Change Agents: Adapting the Legal Profession to Address Emerging, Growing Risks Whilst Controlling Cost
The Quick Take
- In-house counsel are grappling with a widening scope of risks and constrained budgets.
- Technology, paired with expertise, can maximise resources, identify and monitor increasing risks and bring efficiency to the legal department.
The legal profession is changing at a rapid pace. In-house counsel face a raft of new and intensifying risks, pressure to expand capacity whilst budgets remain flat and demands to innovate with new technology. No longer a department that focuses wholly on contracts, liability and disputes, the modern legal department is expected to operate as a strategic driver and efficient business function. Moreover, general counsel are taking leading roles in non-legal initiatives such as diversity, inclusion and belonging efforts, employee health and wellness, digital transformation and talent development.
In FTI Consulting’s and Relativity’s 2022 General Counsel Report, an in-depth study of challenges and best practices among general counsel at large organisations, roughly 60% of respondents indicated that their risk landscape is expanding and/or becoming more difficult to navigate. These risk areas include compliance, regulatory enforcement, data privacy, information security, emerging data sources and ongoing effects from the pandemic. General counsel also listed environmental, social and governance requirements and their impending impact on business, reputation and regulatory compliance as a new area of risk that had not surfaced in the study in previous years. In the study, feelings of preparedness dropped from the previous year in every major category discussed, including data privacy, emerging data sources (e.g., cloud-based file sharing, collaboration apps), AI and machine learning and blockchain.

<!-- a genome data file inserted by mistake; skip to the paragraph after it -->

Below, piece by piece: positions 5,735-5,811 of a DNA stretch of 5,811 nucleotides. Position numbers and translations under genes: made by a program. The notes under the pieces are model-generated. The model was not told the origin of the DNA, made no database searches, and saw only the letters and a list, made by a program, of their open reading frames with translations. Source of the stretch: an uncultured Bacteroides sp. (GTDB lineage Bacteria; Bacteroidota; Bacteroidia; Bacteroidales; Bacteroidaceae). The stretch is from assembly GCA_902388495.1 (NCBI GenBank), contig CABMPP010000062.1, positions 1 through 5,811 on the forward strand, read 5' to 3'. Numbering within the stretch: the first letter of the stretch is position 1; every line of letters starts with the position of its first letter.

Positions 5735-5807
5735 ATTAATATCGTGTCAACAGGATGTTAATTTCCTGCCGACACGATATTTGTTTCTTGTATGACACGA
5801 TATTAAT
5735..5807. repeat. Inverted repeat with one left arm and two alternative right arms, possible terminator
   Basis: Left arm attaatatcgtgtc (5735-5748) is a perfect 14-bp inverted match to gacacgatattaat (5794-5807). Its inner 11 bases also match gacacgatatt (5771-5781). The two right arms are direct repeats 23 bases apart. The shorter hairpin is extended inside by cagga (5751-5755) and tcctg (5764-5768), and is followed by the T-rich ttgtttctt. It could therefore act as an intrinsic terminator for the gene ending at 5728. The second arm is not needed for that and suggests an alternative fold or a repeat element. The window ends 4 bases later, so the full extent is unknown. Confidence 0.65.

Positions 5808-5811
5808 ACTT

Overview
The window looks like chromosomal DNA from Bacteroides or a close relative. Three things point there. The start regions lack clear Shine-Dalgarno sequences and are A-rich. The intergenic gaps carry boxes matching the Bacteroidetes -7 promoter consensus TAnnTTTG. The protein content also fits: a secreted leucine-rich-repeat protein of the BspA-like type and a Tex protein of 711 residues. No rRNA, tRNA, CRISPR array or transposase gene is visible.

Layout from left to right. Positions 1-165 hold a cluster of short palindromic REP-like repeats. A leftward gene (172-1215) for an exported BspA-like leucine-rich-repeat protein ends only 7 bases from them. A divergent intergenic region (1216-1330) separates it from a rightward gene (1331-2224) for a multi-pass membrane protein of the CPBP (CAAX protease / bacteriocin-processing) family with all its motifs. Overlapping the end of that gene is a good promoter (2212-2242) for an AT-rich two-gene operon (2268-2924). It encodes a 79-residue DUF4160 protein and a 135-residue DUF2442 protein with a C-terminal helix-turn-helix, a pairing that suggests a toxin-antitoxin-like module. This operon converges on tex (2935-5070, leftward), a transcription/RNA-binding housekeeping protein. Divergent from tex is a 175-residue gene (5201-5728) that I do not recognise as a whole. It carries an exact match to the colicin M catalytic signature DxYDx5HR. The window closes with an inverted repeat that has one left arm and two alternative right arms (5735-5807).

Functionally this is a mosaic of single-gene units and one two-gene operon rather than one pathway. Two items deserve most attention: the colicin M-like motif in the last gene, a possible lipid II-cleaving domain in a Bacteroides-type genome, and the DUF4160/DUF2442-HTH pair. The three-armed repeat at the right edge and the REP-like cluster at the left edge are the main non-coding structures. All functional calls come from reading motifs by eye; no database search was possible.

These figures illustrate how legal teams are struggling to manage massive, diverse populations of data, respond to increased demands to do more with less and navigate the growing risk landscape. I’ll be discussing these issues in depth at the upcoming Financial Times Innovative Lawyers Summit in London. In the session Legal Industry or Legal Profession?, Jose Gonzalez, General Counsel at Equitable will join me in a conversation looking at the growing role of legal technology companies and service providers that are driving change in legal departments and asking how all pillars across the legal profession can collaborate and innovate to become more transformative and impactful as the field evolves.
Our teams at FTI Technology have seen these challenges first-hand within many client organisations where we have supported business transformation and the adoption of new technologies. For example, within one large bank in Europe, a variety of legacy technology platforms had been deployed across their global legal function, each requiring different skills, training and technical support, whilst collectively being unable to provide any insights on current and emergent risk. The legal team realised this approach posed significant commercial, security and legal risk, which prompted an initiative to implement a single solution that could meet the needs of many stakeholder groups while allowing flexibility as needs evolved. Our team worked with general counsel to deploy an end-to-end managed services solution, which provided in-house control over e-discovery and other related functions, in-depth training to users and support to scale capacity when complex litigation and investigations challenges arose.
This allowed the bank to drive all its legal matters forward using a consistent approach to reduce risks and provide better control over budgets. Additionally, over a number of years, the internal teams have grown to become almost 100% self-sufficient in the use of this technology, further reducing their reliance on service providers and associated costs. In the first 18 months of deployment, the bank’s e-discovery platform was used by nearly 2,000 users across 350 matters, all of which were independently managed by the client using the skills provided to them through a customised training package. As a result, the bank significantly cut its costs relating to creating, utlising and managing custom systems during a critical time.
In this engagement our teams demonstrated how collaboration between the corporate legal department, legal technology companies and service providers can be a catalyst for positive change in the delivery of services to all stakeholders.
The views expressed herein are those of the author(s) and not necessarily the views of FTI Consulting, its management, its subsidiaries, its affiliates, or its other professionals.